It’s seems that this year more than ever people are tweeting from and about the Hay Festival. For me this is a fabulous thing, not least because this year I’m not there. There has been tweeting from Hay for several years but the volume and number of people tweeting seems to have increased significantly.
Social media and the Hay Festival may not be most comfortable of bedfellows. There’s the location to start with. Phone signals are poor and the site is “several mountains away from the nearest fibre-optic cabling” so the wifi has never been particularly reliable. It’s fairly difficult to use social channels if you can’t connect in the first place. Robin Lustig the journalist and radio broadcaster described the Hay Festival this week as a “digital black hole”.
The Festival has a very traditional flavour, maybe even more so since the Telegraph became the headline sponsor. There are those that think tweeting from an event is a little ‘infra dig’. I’ve experienced several looks askance from fellow audience members in the past when I’ve been tweeting from events. Tweeting and texting look pretty much the same and one Hay-goer posted this week if “Simon Schama keeps texting during other writers interviews gonna chuck a well-aimed Malteser at him”.
There is no doubt that social media can create enormous buzz around an event and publishers and authors have been embracing its potential. Some also enjoy the freedom of being “off-line”. So which is it to be?
It’s an important question. The wifi was only free this year through the intervention of a benefactor (for the first time it was being charged out at £5 a day at the start of the Festival).
I’d be interested in your thoughts – should the wifi at Hay be as vital and free as the fresh country air or should the Festival be liberated from digital distractions. Your comments please.
I think the people of Hay would like wifi or even a basic 3G signal for the whole year round let alone just at festival time!
With regards to tweeting at festivals – well I think it helps spread the word and as long as its not interfering with people’s enjoyment then why not!
I agree with Clair, but free wifi is a must surely? Especially with the likes of Barclays as sponsors, surely they could dip in and help us out? I tweeted O2 to moan (again) about the lack of 3G on site, despite a new mast (so locals tell me). Miraculously there was 3G signal the following day…..
I was surprised by the poor quality of communications at the festival, coming from a rural location, I was expecting to be awash with electronic abilty, but found phone use difficult never mind wifi with insufficent band width. Esp as stated sponsors like sky who are always trying to promote wifi etc. But still word of mouth is fun sometimes.
I wouldn’t have enjoyed it even more as I run my holiday cottage business via social media
As someone who can’t get to Hay, but has to survive on the Sky Arts and BBC Radio4 coverage I really enjoy the Twitter feeds. And when people I follow on Twitter like Caitlin Moran are appearing I expect them to tweet.
Well done the benefactor I say, and shame on you Telegraph.
The communications were patchy to say the least – none of the major phone networks seemed to have enough bandwith and the wifi, whilst far better than mobile data, was far from you would want or expect.
Did it damage the experience? No – it was mildly frustrating at times that I could not do what I have become accustomed to doing day in day out – but I was there to be enlightened and listen.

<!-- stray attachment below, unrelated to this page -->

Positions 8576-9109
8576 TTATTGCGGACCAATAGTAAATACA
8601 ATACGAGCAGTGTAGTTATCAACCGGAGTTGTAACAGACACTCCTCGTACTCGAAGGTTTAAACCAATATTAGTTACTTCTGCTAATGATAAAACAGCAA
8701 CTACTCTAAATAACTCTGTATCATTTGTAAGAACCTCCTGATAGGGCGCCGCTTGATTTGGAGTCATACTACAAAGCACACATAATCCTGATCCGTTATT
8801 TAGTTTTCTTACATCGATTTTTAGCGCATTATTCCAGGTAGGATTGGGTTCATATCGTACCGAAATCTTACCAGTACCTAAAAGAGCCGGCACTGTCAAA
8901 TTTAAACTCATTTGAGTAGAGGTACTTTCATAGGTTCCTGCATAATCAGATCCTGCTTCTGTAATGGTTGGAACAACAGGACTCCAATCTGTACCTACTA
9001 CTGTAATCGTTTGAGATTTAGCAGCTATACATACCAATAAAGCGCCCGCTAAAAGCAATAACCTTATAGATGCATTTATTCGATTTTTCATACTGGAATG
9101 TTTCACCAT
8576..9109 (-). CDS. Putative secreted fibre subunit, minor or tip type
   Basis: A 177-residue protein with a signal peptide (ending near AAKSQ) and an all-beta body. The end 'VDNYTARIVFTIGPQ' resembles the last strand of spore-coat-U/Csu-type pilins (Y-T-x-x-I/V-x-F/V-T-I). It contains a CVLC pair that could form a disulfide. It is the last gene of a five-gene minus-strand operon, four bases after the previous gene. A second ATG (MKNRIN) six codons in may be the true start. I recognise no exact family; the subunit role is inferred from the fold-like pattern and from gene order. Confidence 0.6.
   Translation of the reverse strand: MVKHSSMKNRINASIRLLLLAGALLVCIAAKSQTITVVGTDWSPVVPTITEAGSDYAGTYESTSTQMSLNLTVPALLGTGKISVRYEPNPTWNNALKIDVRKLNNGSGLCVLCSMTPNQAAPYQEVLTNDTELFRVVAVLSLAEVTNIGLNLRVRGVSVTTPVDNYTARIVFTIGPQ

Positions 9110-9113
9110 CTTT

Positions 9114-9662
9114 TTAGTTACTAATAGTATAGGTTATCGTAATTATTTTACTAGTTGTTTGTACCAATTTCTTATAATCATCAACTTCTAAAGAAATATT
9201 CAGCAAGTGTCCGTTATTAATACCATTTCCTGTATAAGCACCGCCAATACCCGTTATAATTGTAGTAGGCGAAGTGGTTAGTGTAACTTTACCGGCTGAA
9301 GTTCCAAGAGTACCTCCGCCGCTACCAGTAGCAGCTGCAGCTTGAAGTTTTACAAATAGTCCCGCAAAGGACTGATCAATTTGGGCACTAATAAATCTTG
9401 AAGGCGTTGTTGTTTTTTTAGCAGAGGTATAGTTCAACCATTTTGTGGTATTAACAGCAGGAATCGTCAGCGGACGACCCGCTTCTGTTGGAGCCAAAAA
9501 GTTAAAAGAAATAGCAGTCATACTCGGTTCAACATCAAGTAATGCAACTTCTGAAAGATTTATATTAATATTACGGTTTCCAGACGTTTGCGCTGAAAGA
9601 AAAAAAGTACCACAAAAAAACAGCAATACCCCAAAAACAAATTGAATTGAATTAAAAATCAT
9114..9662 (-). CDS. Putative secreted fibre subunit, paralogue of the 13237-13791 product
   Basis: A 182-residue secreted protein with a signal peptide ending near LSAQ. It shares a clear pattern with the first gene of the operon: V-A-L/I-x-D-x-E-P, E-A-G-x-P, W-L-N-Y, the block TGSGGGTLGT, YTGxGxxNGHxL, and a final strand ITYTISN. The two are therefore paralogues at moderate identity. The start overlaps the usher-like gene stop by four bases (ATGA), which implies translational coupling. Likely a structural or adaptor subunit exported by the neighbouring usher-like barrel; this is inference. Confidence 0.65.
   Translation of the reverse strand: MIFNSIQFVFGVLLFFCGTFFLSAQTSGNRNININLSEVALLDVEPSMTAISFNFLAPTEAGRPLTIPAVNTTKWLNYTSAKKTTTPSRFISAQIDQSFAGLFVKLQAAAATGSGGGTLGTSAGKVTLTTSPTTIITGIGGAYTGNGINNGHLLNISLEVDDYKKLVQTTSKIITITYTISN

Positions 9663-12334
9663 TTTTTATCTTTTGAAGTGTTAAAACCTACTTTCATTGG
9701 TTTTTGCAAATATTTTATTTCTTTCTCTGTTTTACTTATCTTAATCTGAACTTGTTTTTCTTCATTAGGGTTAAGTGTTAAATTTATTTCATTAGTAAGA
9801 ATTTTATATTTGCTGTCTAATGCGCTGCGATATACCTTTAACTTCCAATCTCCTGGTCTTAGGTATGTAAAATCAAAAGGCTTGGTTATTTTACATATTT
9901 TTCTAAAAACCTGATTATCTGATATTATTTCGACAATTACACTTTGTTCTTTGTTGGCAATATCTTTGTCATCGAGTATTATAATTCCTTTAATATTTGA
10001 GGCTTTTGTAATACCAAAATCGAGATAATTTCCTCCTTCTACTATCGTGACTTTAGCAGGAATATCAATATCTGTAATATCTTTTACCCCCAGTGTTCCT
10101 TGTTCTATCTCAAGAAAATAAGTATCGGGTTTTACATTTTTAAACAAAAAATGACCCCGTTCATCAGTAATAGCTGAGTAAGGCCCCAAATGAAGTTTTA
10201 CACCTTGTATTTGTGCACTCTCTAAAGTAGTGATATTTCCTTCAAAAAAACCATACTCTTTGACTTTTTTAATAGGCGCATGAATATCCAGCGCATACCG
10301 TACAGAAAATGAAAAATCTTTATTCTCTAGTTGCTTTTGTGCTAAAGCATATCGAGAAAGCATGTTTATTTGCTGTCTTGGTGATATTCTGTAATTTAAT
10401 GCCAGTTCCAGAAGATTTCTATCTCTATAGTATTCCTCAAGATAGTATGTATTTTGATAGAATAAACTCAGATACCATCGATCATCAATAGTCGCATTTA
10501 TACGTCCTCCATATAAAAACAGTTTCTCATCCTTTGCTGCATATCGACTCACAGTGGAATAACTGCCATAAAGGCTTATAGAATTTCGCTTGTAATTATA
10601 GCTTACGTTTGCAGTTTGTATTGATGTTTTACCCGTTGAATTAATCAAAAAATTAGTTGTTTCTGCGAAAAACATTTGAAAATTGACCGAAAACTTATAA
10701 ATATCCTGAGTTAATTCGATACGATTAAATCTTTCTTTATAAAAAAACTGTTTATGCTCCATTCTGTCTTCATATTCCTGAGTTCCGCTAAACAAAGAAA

I would have tweeted had I had better data connections, but upon reflection I am not sure that would have improved my experience at all. Would I have been as focused, had I been regurgitating on Twitter? Would I have been distracted by the discussions to be had through Twitter. Probably.
In future I shall no doubt find out. This time I had a fantastic time yet again. I adore the Hay Festival and shall no doubt continue to do so when proper high speed large bandwith wifi does eventually appear!
I guess that I’m in a minority, but I really dislike people constantly tweeting from events (during the event). Sitting next to someone constantly thumping away at their iPad is distracting and worse still, when speakers themselves are tweeting during a debate it is quite clear that they aren’t paying attention to the rest of the panel. I’ve occasionally seen it put to good use when you can tweet questions to the person chairing.
There is a place for it, but, I’d prefer it if Hay had one of the ushers live blogging/tweeting to one side (for those who can’t make it). I still think better WiFi/mobile coverage would certainly be good as it would help you to catch up between sessions.
In this day and age I think a decent phone signal and wifi are the least one can expect. I agree with others that when you’re not at the Festival it’s fun to read others’ tweets from the various events, and when you’re there it’s nice to be able to tweet about it to your followers. Obviously, you should be considerate towards others when using phones or tablets in these situations.
As someone who has been part of the Telegraph team since we started our sponsorship four years ago, I should point out we have nothing to do with the programming of the festival, so anything to do with the perceived tradition of its character is to do with its organisers not with its sponsors.
Our aim has been to increase tweeting and electronic coverage as much as is feasibly possible given the technological limitations. We believe that people who aren’t there still want to be part of this major event. That’s why we devote so much effort to comprehensive coverage.
Follow us on telegraph.co.uk if you share that view.
Netitude of Frome are providing the 2014 Wifi coverage for Hay with four simultaneous satellite channels and sufficient capacity for most needs except live streaming. Enjoy